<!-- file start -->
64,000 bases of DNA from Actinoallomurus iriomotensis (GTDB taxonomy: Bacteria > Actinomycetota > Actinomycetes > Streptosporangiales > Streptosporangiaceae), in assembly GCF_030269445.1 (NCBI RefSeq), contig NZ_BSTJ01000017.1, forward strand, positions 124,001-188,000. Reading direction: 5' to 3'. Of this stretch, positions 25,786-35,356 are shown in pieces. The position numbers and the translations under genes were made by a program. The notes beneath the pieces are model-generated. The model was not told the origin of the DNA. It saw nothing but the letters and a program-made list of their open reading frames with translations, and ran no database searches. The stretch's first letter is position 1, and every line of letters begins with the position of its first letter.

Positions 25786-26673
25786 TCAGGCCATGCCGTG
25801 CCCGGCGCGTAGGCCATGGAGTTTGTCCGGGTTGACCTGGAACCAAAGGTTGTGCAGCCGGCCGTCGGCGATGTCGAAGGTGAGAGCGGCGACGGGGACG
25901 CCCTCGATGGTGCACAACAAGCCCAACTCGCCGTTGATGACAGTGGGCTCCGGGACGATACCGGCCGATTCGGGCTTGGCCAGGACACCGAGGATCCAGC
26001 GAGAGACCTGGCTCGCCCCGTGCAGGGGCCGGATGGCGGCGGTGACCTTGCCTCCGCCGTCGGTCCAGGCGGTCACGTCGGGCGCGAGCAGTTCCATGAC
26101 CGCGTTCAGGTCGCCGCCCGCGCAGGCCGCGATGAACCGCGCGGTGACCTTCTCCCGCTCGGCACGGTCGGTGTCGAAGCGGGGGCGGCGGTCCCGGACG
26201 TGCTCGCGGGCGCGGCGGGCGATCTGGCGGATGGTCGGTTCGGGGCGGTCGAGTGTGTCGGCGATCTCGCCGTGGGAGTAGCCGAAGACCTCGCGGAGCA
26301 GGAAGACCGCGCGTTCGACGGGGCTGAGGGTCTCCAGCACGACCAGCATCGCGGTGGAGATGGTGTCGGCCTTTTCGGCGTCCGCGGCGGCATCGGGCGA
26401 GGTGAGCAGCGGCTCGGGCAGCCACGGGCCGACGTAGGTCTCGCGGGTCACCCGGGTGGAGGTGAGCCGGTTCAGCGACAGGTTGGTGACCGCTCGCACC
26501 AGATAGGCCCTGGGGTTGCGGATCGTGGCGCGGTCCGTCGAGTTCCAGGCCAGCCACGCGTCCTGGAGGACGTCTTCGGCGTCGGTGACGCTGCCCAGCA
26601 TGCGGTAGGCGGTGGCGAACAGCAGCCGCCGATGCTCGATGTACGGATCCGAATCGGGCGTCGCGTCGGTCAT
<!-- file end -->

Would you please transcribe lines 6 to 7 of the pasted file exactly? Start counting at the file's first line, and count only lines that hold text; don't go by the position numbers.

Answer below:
26001 GAGAGACCTGGCTCGCCCCGTGCAGGGGCCGGATGGCGGCGGTGACCTTGCCTCCGCCGTCGGTCCAGGCGGTCACGTCGGGCGCGAGCAGTTCCATGAC
26101 CGCGTTCAGGTCGCCGCCCGCGCAGGCCGCGATGAACCGCGCGGTGACCTTCTCCCGCTCGGCACGGTCGGTGTCGAAGCGGGGGCGGCGGTCCCGGACG